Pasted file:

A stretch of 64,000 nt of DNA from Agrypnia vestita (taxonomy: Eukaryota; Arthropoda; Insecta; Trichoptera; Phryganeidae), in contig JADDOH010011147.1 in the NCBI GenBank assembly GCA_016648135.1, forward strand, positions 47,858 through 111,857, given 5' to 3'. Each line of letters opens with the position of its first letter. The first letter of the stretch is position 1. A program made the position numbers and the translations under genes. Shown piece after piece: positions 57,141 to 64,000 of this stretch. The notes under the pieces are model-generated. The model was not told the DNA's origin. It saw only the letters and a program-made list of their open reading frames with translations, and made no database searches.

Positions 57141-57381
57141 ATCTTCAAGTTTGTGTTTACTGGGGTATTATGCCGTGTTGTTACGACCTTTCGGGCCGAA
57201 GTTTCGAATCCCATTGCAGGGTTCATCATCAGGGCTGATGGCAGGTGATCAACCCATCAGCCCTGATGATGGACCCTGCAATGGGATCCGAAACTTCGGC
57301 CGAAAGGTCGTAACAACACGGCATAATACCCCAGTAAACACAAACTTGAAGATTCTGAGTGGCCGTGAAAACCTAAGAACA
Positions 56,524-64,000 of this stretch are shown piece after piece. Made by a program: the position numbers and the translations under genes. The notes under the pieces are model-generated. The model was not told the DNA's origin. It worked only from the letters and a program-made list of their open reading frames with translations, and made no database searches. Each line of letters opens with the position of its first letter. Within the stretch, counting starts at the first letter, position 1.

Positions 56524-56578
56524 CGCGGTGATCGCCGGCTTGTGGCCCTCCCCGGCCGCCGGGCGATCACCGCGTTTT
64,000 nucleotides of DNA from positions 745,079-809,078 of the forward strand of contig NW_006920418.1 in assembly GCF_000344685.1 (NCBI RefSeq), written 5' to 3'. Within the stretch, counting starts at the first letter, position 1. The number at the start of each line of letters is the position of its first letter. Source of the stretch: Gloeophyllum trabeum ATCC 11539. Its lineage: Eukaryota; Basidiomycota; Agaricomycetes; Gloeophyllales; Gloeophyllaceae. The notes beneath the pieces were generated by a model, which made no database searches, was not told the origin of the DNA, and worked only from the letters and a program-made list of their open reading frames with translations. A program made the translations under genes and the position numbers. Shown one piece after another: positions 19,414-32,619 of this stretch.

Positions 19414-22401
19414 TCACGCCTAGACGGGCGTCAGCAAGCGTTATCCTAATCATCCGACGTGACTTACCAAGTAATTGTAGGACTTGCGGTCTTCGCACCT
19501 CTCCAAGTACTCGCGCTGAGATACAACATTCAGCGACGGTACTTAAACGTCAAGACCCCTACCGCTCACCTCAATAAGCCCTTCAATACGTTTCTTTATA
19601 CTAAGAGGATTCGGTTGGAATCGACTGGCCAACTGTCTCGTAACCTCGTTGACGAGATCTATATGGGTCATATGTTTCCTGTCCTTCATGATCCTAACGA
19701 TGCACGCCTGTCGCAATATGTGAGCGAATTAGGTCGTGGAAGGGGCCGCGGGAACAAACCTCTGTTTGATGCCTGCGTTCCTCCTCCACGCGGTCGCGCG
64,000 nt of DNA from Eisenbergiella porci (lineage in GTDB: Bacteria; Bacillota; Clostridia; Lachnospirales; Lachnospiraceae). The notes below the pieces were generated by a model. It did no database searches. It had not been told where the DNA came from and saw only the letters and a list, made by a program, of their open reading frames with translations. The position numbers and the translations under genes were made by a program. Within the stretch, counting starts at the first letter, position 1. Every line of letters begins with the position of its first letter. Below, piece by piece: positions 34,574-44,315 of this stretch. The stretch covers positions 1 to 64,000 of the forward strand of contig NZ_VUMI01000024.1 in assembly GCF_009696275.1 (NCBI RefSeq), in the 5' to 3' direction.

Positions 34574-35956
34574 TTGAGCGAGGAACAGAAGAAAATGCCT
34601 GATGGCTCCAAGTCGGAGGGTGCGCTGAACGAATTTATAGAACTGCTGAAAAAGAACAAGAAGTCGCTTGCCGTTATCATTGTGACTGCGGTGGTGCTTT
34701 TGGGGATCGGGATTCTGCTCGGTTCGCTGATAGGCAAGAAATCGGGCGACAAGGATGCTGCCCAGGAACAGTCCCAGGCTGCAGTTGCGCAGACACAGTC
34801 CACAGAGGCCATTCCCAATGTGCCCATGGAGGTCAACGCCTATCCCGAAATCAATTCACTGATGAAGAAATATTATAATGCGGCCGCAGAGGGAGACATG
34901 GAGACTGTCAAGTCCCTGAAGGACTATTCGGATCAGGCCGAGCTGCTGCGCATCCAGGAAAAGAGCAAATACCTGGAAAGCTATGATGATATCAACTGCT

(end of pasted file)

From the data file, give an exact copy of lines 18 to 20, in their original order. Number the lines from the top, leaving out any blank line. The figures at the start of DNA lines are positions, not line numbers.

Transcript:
34601 GATGGCTCCAAGTCGGAGGGTGCGCTGAACGAATTTATAGAACTGCTGAAAAAGAACAAGAAGTCGCTTGCCGTTATCATTGTGACTGCGGTGGTGCTTT
34701 TGGGGATCGGGATTCTGCTCGGTTCGCTGATAGGCAAGAAATCGGGCGACAAGGATGCTGCCCAGGAACAGTCCCAGGCTGCAGTTGCGCAGACACAGTC
34801 CACAGAGGCCATTCCCAATGTGCCCATGGAGGTCAACGCCTATCCCGAAATCAATTCACTGATGAAGAAATATTATAATGCGGCCGCAGAGGGAGACATG